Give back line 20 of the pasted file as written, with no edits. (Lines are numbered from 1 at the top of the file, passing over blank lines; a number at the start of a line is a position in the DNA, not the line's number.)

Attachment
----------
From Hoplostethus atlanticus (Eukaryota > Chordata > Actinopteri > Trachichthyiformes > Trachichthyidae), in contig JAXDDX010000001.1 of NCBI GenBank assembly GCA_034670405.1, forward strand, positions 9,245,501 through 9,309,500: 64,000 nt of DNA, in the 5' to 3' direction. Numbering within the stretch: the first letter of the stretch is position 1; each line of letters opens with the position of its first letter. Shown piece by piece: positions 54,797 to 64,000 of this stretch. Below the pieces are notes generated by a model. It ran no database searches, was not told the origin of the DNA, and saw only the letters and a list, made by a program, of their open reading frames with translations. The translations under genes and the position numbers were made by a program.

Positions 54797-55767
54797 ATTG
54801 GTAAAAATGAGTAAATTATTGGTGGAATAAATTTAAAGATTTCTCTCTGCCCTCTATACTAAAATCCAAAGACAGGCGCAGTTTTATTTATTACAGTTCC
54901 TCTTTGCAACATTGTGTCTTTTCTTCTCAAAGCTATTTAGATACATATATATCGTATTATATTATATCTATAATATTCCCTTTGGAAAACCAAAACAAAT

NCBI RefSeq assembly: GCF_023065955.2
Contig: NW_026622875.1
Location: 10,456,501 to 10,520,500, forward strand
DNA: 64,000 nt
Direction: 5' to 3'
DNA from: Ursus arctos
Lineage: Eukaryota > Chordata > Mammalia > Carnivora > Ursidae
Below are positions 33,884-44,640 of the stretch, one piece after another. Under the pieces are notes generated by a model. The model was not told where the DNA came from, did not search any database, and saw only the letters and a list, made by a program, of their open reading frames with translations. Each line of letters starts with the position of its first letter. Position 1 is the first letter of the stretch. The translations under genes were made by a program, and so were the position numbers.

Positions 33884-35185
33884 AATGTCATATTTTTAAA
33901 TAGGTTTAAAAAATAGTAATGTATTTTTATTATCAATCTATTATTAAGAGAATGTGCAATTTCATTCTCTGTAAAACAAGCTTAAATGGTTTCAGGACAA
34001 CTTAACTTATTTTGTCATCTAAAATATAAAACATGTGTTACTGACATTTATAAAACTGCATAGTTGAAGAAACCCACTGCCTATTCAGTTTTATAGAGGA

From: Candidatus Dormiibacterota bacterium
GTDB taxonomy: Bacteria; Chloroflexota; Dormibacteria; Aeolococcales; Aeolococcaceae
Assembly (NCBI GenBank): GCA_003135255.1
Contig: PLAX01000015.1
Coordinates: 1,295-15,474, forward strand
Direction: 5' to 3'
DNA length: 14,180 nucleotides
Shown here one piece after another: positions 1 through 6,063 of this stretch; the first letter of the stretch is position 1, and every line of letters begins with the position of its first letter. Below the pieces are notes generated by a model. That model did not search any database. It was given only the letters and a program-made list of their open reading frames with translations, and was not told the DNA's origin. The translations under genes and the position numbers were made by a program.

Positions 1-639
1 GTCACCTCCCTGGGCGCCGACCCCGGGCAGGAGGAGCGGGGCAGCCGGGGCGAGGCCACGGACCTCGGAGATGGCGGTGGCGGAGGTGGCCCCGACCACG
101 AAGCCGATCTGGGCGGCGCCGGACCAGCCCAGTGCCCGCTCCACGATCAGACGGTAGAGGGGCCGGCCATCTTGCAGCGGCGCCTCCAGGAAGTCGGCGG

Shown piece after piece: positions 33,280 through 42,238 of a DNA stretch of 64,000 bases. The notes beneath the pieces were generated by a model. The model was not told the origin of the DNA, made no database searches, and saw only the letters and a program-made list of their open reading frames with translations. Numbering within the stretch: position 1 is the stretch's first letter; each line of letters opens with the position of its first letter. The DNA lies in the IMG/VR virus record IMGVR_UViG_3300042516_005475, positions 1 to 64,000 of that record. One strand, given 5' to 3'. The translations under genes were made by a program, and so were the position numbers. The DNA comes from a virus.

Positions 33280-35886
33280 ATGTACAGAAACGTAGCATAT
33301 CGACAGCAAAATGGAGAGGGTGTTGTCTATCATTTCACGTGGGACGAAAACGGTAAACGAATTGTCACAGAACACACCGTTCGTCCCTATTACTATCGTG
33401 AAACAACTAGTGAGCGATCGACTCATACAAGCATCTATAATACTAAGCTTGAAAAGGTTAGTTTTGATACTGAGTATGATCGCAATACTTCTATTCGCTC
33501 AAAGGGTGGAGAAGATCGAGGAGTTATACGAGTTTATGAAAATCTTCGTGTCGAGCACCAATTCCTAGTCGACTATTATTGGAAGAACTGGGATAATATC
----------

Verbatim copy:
Assembly (NCBI GenBank): GCA_003135255.1